Pharmacies ready electronic claim system

Pharmacies will start submitting prescription claims via electronic network within the next month. About 100 pharmacies throughout the country have been trialling a system for submitting claims on floppy disk and next month will start sending claims electronically over a private network. The Health Funding Authority (HFA) aims to have the country's approximately 1000 pharmacies using the new system by the middle of next year.

Pharmacies will start submitting prescription claims via electronic network within the next month.

About 100 pharmacies throughout the country have been trialling a system for submitting claims on floppy disk and next month will start sending claims electronically over a private network. The Health Funding Authority (HFA) aims to have the country's approximately 1000 pharmacies using the new system by the middle of next year.

Maurice Dubey, project manager with North Health Funding Authority, says that doesn't leave much time to roll the project out and will involve adding about nine pharmacies a week.

"We have to have a highly organised implementation process. Not only do pharmacies have to be trained on the new IT systems, they have to learn a new way of claiming."

The HFA is working with the Pharmaceutical Society, the Pharmacy Guild, Pharmac and the country's three major pharmacy software vendors — Zuellig Pharmaceuticals, Lockie Computing Systems and Toniq — in running training sessions.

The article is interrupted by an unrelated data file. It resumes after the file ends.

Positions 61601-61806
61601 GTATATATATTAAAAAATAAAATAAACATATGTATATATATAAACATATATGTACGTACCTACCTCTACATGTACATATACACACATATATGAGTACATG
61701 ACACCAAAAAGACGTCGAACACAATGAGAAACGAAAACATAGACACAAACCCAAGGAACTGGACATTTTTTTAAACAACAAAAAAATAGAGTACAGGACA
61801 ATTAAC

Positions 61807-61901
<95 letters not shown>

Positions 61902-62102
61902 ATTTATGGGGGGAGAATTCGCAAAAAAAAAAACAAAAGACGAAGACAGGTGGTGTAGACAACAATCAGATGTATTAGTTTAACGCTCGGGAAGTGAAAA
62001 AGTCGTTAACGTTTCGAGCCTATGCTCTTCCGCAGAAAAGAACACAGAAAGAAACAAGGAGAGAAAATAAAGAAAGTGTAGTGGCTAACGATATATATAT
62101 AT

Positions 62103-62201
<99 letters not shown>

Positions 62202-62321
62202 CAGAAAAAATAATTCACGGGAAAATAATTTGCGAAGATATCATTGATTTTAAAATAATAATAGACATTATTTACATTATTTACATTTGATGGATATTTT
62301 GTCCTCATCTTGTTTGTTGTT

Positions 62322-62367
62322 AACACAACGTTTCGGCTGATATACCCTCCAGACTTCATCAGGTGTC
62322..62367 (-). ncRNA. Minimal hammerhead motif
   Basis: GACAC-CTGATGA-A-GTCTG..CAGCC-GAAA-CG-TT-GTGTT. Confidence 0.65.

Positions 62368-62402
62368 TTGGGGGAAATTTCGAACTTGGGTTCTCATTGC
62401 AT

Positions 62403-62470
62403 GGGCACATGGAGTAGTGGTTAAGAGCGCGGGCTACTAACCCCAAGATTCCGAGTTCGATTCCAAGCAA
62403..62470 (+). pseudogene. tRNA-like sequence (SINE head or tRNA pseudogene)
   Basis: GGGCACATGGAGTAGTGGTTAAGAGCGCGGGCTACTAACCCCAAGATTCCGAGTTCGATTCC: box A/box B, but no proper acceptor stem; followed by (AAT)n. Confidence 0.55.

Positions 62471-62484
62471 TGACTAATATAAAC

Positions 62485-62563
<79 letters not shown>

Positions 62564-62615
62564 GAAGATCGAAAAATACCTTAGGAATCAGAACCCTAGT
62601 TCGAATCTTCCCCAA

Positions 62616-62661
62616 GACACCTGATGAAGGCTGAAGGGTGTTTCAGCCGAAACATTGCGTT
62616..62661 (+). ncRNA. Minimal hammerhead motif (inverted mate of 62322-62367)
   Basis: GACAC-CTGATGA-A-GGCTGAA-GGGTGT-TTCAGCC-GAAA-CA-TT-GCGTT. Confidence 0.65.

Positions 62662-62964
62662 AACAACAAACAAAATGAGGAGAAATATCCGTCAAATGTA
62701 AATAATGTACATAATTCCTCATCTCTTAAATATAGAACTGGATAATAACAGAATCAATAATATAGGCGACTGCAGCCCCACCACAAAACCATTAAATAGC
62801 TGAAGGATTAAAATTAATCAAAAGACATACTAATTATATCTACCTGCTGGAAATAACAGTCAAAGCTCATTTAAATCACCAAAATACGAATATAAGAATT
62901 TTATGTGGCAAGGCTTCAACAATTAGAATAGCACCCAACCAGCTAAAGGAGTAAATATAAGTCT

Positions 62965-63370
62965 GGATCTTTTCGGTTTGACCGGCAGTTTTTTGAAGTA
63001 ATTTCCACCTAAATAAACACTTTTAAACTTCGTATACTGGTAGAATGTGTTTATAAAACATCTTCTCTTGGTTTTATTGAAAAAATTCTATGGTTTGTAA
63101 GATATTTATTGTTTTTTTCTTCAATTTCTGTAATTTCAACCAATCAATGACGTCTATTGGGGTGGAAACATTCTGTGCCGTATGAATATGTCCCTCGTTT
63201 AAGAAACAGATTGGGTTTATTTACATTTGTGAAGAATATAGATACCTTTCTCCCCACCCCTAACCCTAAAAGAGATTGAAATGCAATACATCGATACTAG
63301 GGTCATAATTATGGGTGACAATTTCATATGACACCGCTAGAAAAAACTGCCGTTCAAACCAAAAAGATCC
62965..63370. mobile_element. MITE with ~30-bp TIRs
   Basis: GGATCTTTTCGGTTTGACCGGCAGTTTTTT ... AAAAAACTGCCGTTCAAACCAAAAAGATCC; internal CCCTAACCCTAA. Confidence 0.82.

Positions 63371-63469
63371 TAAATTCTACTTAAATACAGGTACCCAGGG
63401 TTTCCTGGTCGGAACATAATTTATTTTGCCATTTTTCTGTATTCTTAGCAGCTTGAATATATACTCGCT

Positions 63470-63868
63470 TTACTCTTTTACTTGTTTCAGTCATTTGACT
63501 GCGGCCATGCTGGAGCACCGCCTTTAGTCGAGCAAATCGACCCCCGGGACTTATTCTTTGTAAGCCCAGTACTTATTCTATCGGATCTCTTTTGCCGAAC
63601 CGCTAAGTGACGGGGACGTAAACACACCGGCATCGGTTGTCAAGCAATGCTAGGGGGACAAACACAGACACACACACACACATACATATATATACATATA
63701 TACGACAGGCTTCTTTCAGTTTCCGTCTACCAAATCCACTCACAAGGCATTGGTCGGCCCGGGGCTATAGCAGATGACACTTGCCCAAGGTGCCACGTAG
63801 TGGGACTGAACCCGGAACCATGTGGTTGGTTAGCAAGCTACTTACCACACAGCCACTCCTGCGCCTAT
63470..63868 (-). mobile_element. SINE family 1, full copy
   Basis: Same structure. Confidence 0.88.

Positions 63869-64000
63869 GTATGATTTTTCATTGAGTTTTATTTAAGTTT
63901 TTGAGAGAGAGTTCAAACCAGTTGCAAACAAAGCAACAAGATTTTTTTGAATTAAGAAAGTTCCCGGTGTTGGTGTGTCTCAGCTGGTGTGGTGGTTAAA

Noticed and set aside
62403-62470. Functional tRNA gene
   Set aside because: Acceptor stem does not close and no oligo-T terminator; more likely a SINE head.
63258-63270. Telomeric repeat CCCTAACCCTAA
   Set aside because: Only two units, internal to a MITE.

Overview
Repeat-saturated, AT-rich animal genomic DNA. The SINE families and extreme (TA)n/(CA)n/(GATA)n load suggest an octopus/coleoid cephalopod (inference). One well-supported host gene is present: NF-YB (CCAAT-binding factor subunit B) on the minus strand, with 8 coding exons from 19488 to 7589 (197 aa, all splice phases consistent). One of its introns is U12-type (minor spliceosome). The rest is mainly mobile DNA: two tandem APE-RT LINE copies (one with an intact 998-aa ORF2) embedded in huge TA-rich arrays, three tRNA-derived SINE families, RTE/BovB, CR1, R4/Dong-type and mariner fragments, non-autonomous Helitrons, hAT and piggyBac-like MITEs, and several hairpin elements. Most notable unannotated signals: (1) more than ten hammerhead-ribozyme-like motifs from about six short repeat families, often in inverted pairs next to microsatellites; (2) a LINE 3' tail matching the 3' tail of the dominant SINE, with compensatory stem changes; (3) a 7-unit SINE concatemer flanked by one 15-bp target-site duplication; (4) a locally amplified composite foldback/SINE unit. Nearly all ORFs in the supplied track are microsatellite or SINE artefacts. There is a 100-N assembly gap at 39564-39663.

Dubey says the next step will be to provide electronic remittance whereby pharmacists are sent a remittance file containing information on payments, variances in payment and rejected claims that will be loaded straight into their computer systems. This will aid pharmacists with reconciling their accounts and claims.

Further down the line GPs, who already claim reimbursements electronically, will generate prescriptions, give a copy to the patient and send an electronic copy to a central secure "holding pen". Patients will then go to a pharmacist, identify themselves and the chemist will download the prescription.

The scheme will enable pharmacists and GPs to cross-reference all medicine that the patient is prescribed to help avoid drug interactions and waste.

Dubey says not only will the new electronic system eliminate error by cutting out the need for manual data entry, but it will increase efficiency for both the pharmacists and the HFA. At the moment, 35 million prescriptions are written each year and country's drug bill is $800 million a year.

Join the newsletter!

Error: Please check your email address.
Show Comments

Market Place

[]